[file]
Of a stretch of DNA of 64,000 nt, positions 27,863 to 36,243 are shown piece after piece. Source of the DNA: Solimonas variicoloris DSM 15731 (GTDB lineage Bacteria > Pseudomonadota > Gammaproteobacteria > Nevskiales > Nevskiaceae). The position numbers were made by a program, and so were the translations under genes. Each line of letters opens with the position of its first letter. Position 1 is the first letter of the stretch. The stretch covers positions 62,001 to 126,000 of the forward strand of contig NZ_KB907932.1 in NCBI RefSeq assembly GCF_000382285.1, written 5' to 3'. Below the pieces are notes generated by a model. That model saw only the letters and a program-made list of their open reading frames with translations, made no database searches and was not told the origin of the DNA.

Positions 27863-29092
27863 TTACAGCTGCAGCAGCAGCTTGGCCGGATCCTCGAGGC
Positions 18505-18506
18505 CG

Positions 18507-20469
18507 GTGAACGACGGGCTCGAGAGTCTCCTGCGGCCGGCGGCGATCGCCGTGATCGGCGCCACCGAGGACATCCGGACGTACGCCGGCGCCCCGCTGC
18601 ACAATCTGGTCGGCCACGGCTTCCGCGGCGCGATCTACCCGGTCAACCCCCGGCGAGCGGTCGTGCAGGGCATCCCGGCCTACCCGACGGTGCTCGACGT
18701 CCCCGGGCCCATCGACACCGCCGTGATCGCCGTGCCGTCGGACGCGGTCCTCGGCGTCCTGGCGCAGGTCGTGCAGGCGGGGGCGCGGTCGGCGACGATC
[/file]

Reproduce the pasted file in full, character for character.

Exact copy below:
Of a stretch of DNA of 64,000 nt, positions 27,863 to 36,243 are shown piece after piece. Source of the DNA: Solimonas variicoloris DSM 15731 (GTDB lineage Bacteria > Pseudomonadota > Gammaproteobacteria > Nevskiales > Nevskiaceae). The position numbers were made by a program, and so were the translations under genes. Each line of letters opens with the position of its first letter. Position 1 is the first letter of the stretch. The stretch covers positions 62,001 to 126,000 of the forward strand of contig NZ_KB907932.1 in NCBI RefSeq assembly GCF_000382285.1, written 5' to 3'. Below the pieces are notes generated by a model. That model saw only the letters and a program-made list of their open reading frames with translations, made no database searches and was not told the origin of the DNA.

Positions 27863-29092
27863 TTACAGCTGCAGCAGCAGCTTGGCCGGATCCTCGAGGC
Positions 18505-18506
18505 CG

Positions 18507-20469
18507 GTGAACGACGGGCTCGAGAGTCTCCTGCGGCCGGCGGCGATCGCCGTGATCGGCGCCACCGAGGACATCCGGACGTACGCCGGCGCCCCGCTGC
18601 ACAATCTGGTCGGCCACGGCTTCCGCGGCGCGATCTACCCGGTCAACCCCCGGCGAGCGGTCGTGCAGGGCATCCCGGCCTACCCGACGGTGCTCGACGT
18701 CCCCGGGCCCATCGACACCGCCGTGATCGCCGTGCCGTCGGACGCGGTCCTCGGCGTCCTGGCGCAGGTCGTGCAGGCGGGGGCGCGGTCGGCGACGATC